Holding: “We construe the misbranding provisions of the FDCA as not prohibiting and criminalizing the truthful off-label promotion of FDA approved prescription drugs. Our conclusion is limited to FDA-approved drugs for which off-label use is not prohibited, and we do not hold, of course, that the FDA cannot regulate the marketing of prescription drugs. We conclude simply that the government cannot prosecute pharmaceutical manufacturers and their representatives under the FDCA for speech promoting the lawful, off-label use of an FDA-approved drug.”5

Analysis: In a detailed and thorough analysis, the Second Circuit explained its conclusion that the FDCA’s misbranding provision does not reach pharmaceutical manufacturer or sales rep’s truthful promotion of off-label drug uses. The court interpreted the FDCA in this manner under the doctrine of constitutional avoidance—meaning that it adopted a narrower statutory construction to avoid holding that the FDCA’s misbranding provision unconstitutionally abridges the First Amendment.

As the court stated: “under the principle of constitutional avoidance, . . . we construe the FDCA as not criminalizing the simple promotion of a drug’s off-label use because such a construction would raise First Amendment concerns. Because we conclude from the record in this case that the government prosecuted Caronia for mere off-label promotion and the district court instructed the jury that it could convict on that theory, we vacate the judgment of conviction.”6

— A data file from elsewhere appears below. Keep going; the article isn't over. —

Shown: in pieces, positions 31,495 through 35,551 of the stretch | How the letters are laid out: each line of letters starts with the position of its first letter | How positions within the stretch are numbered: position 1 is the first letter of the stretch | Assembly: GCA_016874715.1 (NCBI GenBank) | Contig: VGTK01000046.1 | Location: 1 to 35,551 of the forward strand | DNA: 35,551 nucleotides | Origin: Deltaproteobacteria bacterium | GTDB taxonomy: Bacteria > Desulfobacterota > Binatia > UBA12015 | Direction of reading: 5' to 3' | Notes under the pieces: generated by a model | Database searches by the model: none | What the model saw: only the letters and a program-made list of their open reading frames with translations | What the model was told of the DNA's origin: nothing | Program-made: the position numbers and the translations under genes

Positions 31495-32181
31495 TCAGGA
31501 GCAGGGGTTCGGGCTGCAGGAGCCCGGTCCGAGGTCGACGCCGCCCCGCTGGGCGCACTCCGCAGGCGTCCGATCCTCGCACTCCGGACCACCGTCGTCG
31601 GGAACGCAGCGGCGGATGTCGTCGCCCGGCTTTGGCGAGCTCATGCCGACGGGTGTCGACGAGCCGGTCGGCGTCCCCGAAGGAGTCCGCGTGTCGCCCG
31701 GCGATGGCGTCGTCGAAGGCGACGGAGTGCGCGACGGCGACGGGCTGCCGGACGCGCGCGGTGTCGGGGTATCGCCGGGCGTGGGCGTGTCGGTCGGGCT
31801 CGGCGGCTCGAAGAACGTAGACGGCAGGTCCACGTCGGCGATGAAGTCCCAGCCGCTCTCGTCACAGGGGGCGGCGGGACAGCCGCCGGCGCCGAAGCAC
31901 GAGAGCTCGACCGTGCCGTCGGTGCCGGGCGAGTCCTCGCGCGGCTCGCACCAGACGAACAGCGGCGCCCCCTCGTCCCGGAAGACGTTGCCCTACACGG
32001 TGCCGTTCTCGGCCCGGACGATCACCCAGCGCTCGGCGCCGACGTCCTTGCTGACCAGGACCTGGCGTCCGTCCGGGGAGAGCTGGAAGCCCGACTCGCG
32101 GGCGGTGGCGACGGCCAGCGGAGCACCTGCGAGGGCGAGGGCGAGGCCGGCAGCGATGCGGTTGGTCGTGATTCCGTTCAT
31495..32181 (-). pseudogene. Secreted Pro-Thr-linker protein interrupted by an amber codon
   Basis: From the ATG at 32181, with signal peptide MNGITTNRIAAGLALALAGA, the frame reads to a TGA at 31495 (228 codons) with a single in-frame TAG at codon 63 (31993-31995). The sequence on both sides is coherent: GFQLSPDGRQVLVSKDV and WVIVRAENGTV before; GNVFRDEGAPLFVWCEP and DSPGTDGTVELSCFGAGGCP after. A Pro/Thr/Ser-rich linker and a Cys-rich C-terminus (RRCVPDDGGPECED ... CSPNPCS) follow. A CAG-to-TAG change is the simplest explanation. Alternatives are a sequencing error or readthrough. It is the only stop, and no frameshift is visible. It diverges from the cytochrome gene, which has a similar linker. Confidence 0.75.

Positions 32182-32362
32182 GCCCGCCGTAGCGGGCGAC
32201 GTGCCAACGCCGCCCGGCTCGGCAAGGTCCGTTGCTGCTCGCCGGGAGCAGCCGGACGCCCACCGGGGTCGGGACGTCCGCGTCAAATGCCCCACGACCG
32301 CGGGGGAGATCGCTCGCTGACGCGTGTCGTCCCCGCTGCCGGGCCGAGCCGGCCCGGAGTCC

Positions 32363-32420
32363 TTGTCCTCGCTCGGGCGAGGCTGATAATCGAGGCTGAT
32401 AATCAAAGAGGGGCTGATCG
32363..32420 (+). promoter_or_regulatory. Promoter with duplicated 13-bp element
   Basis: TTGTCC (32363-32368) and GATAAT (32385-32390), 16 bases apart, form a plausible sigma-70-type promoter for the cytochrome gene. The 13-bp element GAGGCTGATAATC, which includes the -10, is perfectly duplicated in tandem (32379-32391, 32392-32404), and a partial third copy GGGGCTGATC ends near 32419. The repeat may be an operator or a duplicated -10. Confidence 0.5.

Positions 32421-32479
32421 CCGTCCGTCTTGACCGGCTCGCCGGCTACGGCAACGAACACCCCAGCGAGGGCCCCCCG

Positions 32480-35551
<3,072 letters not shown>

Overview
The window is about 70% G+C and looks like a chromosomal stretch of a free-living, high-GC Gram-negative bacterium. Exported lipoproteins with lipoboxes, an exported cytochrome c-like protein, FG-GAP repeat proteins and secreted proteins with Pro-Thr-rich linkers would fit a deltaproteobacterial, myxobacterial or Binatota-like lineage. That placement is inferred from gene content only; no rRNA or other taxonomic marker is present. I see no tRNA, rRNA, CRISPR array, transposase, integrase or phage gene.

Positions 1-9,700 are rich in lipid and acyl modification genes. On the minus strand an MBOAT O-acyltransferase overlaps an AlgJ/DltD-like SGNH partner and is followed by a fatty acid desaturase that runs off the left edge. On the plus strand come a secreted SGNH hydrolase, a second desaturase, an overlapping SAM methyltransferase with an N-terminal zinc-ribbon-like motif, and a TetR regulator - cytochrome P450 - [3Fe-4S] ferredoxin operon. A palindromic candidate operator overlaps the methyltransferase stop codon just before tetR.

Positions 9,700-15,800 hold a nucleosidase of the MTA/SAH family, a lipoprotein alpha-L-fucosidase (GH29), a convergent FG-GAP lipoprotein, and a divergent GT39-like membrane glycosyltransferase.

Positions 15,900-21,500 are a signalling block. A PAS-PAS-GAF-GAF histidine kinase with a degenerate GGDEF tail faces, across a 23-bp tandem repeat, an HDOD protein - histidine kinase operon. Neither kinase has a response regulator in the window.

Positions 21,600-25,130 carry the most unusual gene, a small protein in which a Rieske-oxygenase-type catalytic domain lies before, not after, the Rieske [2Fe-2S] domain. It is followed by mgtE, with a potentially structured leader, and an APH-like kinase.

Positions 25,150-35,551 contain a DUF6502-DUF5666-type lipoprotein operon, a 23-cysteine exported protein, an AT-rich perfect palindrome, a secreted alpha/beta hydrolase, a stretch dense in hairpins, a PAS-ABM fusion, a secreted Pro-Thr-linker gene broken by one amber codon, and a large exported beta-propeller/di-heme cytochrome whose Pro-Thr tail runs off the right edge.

In its First Amendment analysis, the Second Circuit tracked the Supreme Court’s First Amendment analysis in Sorrell v. IMS Health, Inc.,7  which was also a case involving speech restrictions on pharmaceutical marketing. The Second Circuit first concluded that the government’s construction of the FDCA misbranding provision imposed content- and speaker-based restrictions on speech that are subject to heightened scrutiny. The government’s construction imposed a content-based restriction because it distinguished between speech about government-approved uses of the drug and speech about off-label uses of the drug. The government’s construction imposed a speaker-based restriction because it targeted one kind of speaker—pharmaceutical companies—while allowing others to speak freely about off-label use of a drug. Because of the content- and speaker-based restrictions, a heightened standard of scrutiny applied.

The court next concluded that the government failed to show that its construction was consistent with the First Amendment under heightened scrutiny. The court applied the Supreme Court’s four-prong Central Hudson8 test for commercial speech restrictions, which is the same test the Supreme Court applied to the speech restriction on pharmaceutical marketing in Sorrell. Although promoting off-label drug use concerns lawful activity (thereby satisfying prong one) and the government has a substantial interest in drug safety and public health (thereby satisfying prong two), the government’s construction did not directly advance the government’s interests and was not narrowly drawn (thereby failing prongs three and four).